Brothers Among Nations

Brothers Among Nations : The Pursuit of Intercultural Alliances in Early America, 1580-1660

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In the past generation, scholars' understanding of relations among the peoples in the eastern portion of the North American mainland during the colonial era has been transformed by studies that have put the Native Americans' experiences at the center of the story instead of the periphery. Cynthia Van Zandt's work represents an effort to show how central Natives were to the European colonial project by demonstrating that the formation of alliances was the only way for the nascent colonies to succeed. Van Zandt argues that the growing number of transplanted Africans in the colonies demanded that Europeans effectively create alliances with them, though they were unequal alliances between free and enslaved peoples. Her study is unusual in that it brings together Indian and colonial peoples from a range of different Indian and European nations, focusing not just on one colony but on New England, Virginia, and the middle colonies together.
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Product details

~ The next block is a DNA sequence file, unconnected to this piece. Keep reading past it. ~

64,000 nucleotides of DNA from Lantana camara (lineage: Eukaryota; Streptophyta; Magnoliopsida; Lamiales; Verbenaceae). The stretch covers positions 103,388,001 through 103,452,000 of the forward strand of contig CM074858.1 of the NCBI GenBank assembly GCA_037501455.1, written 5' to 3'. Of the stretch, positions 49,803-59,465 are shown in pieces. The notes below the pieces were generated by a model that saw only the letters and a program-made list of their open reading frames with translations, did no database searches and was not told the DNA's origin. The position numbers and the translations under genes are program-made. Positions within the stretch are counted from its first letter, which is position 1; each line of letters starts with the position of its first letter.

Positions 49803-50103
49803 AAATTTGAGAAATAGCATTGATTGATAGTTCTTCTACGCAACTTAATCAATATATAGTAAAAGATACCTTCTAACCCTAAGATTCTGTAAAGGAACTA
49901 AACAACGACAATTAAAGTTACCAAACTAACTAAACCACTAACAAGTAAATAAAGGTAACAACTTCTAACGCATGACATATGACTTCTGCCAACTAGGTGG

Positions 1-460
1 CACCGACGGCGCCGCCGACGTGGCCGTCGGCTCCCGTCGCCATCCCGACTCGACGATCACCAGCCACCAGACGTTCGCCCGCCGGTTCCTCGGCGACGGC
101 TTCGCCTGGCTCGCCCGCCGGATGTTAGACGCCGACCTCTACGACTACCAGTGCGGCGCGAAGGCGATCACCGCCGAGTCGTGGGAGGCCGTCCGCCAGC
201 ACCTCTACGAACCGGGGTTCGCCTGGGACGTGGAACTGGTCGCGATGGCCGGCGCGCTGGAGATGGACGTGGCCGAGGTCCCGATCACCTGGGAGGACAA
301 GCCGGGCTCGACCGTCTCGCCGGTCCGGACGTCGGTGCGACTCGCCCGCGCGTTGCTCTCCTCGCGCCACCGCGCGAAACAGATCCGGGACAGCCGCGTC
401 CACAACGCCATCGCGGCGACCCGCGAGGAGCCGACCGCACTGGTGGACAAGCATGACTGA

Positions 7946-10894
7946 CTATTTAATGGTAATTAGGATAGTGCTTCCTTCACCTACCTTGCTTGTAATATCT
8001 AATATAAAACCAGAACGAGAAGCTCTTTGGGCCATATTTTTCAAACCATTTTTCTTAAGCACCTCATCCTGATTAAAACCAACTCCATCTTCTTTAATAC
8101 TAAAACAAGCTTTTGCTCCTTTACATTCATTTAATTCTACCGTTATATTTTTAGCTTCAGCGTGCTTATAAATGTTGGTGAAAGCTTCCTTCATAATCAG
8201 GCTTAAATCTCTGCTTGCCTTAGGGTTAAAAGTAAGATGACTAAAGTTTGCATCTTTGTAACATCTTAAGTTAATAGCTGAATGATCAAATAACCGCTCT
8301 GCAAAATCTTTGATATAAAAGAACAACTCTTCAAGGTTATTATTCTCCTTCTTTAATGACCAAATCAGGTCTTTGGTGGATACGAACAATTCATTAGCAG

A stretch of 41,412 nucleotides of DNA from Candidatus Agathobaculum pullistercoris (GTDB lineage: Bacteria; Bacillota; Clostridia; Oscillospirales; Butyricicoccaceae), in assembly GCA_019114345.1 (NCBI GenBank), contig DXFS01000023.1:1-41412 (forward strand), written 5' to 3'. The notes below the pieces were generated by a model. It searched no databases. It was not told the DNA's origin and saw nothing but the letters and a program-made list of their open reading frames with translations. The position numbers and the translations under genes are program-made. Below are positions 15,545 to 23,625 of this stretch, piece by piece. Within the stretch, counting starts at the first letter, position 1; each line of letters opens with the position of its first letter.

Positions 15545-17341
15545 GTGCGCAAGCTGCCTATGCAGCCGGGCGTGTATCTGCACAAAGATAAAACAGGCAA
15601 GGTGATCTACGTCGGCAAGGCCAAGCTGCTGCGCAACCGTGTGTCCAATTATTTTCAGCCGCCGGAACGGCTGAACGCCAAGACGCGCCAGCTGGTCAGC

• Hardback | 264 pages
  • 165.1 x 241.3 x 27.94mm | 453.59g
  • Oxford, United Kingdom
  • English
  • New
  • 0195181247
  • 9780195181241

Table of contents

Prologue ; Introduction ; 1. Mapping the Peoples of the World: Geography, Chorography, and Intercultural Alliances ; 2. Laying the Groundwork for Alliances: Language, Maps, and Intercultural Suspicion ; 3. "You Called Him Father:" Fictive Kinship and Tributary Alliances in Tsennacomacah/Virginia ; 4. Alliance-Making and the Struggle for the Soul of Plymouth Colony ; 5. Captain Claiborne's Alliance ; 6. Alliances of Necessity: Fictive Kinship and Manhattan's Diaspora African Community ; 7. Nations Intertwined: Alliances and the Susquehannocks' Geography of North America ; Epilogue: Captain Claiborne's Lost Isle ; Notes ; Index
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Review quote

Early intercultural encounters in North America have been encased in a nationalistic mythology that presents the colonizers as strong, confident, and culturally superior to the natives, who are portrayed as child-like, passive, and backward. With this book, Cynthia Van Zandt takes her place in a long line of historians who have labored to overturn that mythology by showing just how precarious early colonial ventures were. * Timothy J. Shannon, Virginia Magazine of History & Biography *
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About Cynthia Van Zandt

Assistant Professor of History, University of New Hampshire
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